The final day of PICNICâ€™s three day conference was themed â€œRebuildâ€ and focused on world-changing developments and the visionary people behind them. The day started with Start Breathing, a short presentation by independent writer and consultantÂ Linda Stone. Stone told us about the importance of breathing and the dangers ofÂ a phenomenon called â€œE-mail apnea.â€Â
E-mail apnea refers to when peopleÂ hold their breath while reading and writing e-mails or text messages. Stone put a lot of research into this common condition, and was told by several medical specialists that irregular breathing can contribute heavily to stress-related diseases. StoneÂ suggests that we do not suffer from information overload, but rather from information overconsumption. If you want to know more, check out her op-edÂ on the subjectÂ for the Huffington Post.
Next, Nicholas Negroponte delivered his keynote speech, which served as the highlight of the third day and possibly even of the entire conference. Negroponte is co-founder of the MIT Medialab and spearheads the One Laptop Per Child program. Heâ€™s considered a true visionary and, especially with OLPC, has beenÂ working on projectsÂ that literally change the world.Â Although it has been over 15 years since Negroponte asserted â€œcomputing is no longer about computers, it is about life,â€ the sentiment remains highly relevant today.
InÂ our previous coverage of day 2 of the PICNIC conference, I skipped over Peter Molyneuxâ€™s session called Innovation in Entertainment because it warranted additional attention. In case you’re unfamiliar with his work, Molyneux is a computer/video games mogul who has been working in the games industry for over 20 years now. His workÂ pioneered several genres of video gamesÂ through projectsÂ like Populous, Theme Park and SyndicateÂ for Bullfrog Production, now integrated into EA UK.
MolyneuxÂ later moved on to Lionhead Studios, where heÂ created ground-breaking gamesÂ including Black & WhiteÂ and Fable. Molyneux is currentlyÂ the head of Lionhead Studios, which was acquired by Microsoft Game Studios in 2006. Since June 2009, MolyneuxÂ has also beenÂ head of the European division of MS Game Studios.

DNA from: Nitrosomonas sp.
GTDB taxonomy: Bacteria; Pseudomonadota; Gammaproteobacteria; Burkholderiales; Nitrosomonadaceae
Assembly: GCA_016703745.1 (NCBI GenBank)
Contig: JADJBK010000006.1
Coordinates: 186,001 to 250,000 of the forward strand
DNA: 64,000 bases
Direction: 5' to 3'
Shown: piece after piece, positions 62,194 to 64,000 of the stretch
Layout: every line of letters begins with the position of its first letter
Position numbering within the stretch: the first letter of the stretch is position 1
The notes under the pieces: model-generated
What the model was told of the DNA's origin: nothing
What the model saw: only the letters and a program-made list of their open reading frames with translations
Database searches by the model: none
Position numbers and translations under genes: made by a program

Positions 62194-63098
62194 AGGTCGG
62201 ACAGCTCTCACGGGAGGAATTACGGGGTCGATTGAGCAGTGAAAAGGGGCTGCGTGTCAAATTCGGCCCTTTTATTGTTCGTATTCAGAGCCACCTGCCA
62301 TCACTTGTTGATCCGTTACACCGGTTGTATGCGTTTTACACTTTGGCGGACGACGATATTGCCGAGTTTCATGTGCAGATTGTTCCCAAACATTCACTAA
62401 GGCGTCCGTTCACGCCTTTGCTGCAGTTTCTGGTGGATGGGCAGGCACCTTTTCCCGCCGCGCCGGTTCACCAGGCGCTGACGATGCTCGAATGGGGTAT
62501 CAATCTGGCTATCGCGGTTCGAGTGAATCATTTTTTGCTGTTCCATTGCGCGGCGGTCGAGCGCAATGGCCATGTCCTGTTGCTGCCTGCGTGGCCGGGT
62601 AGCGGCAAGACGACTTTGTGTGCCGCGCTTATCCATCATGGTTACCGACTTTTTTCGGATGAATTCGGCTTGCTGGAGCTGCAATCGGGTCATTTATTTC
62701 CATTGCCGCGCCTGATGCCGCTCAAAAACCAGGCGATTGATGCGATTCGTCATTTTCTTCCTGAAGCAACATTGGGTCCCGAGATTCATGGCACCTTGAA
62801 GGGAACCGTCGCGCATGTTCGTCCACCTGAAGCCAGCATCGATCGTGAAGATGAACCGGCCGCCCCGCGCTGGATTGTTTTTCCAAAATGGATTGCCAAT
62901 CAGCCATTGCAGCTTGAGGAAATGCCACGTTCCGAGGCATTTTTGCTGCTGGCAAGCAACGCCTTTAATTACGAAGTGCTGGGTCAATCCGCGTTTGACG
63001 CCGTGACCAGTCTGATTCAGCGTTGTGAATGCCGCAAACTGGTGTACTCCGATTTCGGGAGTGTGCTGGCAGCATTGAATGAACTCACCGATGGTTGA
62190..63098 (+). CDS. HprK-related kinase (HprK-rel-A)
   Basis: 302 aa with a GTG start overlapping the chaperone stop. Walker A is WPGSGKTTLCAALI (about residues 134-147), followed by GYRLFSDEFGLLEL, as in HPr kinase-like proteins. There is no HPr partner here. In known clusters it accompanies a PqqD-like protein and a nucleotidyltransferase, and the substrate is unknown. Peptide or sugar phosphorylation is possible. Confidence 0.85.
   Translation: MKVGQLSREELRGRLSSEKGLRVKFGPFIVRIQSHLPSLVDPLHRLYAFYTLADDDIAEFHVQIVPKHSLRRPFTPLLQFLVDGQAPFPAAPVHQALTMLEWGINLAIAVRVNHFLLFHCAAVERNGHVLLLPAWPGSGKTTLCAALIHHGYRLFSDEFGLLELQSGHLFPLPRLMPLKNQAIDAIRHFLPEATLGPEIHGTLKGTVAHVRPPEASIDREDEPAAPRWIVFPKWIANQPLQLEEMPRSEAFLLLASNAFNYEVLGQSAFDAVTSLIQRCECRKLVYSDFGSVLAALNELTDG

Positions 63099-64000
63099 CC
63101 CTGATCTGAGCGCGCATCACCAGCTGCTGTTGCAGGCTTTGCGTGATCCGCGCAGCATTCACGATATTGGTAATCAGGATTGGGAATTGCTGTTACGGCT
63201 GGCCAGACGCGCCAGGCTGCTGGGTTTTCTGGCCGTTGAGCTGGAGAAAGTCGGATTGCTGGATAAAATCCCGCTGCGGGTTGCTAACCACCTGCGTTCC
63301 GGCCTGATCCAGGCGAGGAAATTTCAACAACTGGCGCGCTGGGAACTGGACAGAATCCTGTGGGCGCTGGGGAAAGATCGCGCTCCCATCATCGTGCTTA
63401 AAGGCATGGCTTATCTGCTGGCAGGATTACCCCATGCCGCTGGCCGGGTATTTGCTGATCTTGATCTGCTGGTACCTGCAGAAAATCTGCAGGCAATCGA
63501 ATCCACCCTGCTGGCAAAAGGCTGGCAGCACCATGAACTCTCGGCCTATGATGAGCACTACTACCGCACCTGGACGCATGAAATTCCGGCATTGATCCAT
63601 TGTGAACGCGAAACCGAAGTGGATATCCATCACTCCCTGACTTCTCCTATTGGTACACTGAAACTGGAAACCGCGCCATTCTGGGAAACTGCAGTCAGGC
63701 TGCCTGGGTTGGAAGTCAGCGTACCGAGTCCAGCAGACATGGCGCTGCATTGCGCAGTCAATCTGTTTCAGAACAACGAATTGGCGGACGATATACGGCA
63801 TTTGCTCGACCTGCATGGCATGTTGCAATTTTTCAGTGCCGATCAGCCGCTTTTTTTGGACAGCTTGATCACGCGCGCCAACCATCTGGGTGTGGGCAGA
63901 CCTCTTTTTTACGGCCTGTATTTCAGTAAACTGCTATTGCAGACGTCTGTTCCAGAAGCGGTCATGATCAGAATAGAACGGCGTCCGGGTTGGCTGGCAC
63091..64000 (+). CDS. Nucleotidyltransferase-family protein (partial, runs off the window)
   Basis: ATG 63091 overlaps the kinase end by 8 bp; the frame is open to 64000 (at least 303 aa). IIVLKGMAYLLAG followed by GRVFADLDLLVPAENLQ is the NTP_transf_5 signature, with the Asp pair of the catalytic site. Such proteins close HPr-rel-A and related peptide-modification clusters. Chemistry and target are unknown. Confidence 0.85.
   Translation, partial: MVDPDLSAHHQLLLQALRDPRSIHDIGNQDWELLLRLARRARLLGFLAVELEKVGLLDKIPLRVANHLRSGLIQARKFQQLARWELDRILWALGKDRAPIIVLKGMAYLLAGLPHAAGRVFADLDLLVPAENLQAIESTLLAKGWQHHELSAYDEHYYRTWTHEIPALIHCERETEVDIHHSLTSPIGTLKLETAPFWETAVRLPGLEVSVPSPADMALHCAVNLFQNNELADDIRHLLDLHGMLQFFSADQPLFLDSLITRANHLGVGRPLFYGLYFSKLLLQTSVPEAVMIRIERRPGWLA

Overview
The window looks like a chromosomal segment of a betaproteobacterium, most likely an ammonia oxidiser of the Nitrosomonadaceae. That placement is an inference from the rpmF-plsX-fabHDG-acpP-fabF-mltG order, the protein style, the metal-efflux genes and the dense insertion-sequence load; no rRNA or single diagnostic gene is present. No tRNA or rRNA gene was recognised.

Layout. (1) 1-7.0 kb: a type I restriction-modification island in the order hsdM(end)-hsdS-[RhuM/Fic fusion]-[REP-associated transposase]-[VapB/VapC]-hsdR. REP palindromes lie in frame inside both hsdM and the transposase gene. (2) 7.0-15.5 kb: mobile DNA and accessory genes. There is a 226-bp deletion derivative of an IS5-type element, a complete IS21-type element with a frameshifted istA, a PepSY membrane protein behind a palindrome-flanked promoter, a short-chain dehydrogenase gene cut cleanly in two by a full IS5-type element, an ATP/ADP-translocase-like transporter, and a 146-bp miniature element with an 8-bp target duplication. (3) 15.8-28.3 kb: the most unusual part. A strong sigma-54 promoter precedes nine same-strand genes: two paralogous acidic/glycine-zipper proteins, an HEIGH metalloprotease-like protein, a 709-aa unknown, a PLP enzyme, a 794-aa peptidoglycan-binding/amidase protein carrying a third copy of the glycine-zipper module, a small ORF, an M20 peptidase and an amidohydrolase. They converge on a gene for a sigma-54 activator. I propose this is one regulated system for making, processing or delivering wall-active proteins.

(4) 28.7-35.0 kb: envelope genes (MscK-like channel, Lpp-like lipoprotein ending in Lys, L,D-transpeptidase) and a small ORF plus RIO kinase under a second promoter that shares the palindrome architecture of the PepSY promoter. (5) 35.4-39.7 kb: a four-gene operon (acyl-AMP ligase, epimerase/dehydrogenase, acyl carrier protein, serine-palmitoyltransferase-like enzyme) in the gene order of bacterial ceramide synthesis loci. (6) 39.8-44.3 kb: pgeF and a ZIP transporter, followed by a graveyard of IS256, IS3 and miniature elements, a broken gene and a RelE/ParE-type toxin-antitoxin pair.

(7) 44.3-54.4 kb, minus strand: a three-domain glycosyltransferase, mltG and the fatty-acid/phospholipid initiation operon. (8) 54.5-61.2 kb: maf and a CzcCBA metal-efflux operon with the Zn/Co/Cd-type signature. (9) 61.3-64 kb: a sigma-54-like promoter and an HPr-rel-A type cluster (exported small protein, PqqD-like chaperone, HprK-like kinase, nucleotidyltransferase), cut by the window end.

MolyneuxÂ started his speech by showing his passion for games and the games industry. He declared thatÂ games are one ofÂ the most creative endeavours in existence because they take technology and use it to present a story in the most engaging and immersive way imaginable. For Populous, this involved using a 5×4 pixel grid for a characters face,Â making it rather hard to show emotions. MolyneuxÂ noted that the distance between the screen and the player is still huge: current resolutions are still far from reality. Moreover, games today mostly seem to be for one of only two categories: either for corporate use, or for the hardcore gamer.Â Games requireÂ a lot of manual dexterity, use complicated controllers and create other barriers that prevent players from having an enjoyable experience.
This is where Project NATAL comes in. You have probably heard of NATAL, the new technology allowing you to use your body as a controller, from Microsoftâ€™s showcase of at the 2009 E3. NATAL is not justÂ a motion detection technology, however. It also offers the possibility of facial and voice recognition. Molyneux and Lionhead have been working on taking these technologies and combining them with advanced versions of the AI and adaptive learning systems used in games like Black & White to create a whole new entertainment experience called Milo. Milo is a little boy that lives in your Xbox whoÂ interacts with the user inÂ several very interesting ways. The best way to get an idea of what Milo can do is to watch Molyneux discuss the project.
This articleÂ resumes our PICNIC coverage on day two of the conference, which focused on theÂ theme of “Exploding Media.” The second half of PICNIC’sÂ Exploding Media coverage explores brandingÂ campaigns, location-based entertainment, andÂ the development of special effects.Â
Jessica Greenwood, deputy editor of trendwatching magazine Contagious, took the audience on a tour of innovative branding and marketing campaigns that are all on the frontlines of the changing media landscape. One of the quotes she used in her introduction was one of Douglas Adams: â€œAnything invented before you were 18 has been there forever, anything that turns up before youâ€™re 30 is new and exciting, and anything after that is a threat to the world and must be destroyed.â€Â Adams’ quote raises anÂ interesting notion, indicative of how innovations are often received. Greenwood elaborated on several innovations in the marketing field that didÂ receive favorable receptions, and, probably more importantly, were also quite successful in reaching their goals.
The first case was Virgin Mobileâ€™s Australian campaign Right Music Wrongs, which kicked off with a video of musician Vanilla Ice apologizing for his music, asking the public to vote on whether he was guilty or innocent of â€˜music wrongs.â€™ The project had an initial budget of only $150k, launching an engaging campaign around the musician and the concert he was going to give in Sydney in March â€™09. It ended up reaching 22 million people and getting hundreds of thousands of people engaged in several online activities.
Itâ€™s time for day two of PICNIC, and a new day means a new theme: Exploding Media. The theme brought with it an exciting schedule, filled with more on social media, but this time focusing on trying to find parallels between social media and brands and marketing strategies, as well asÂ on games and interactivity.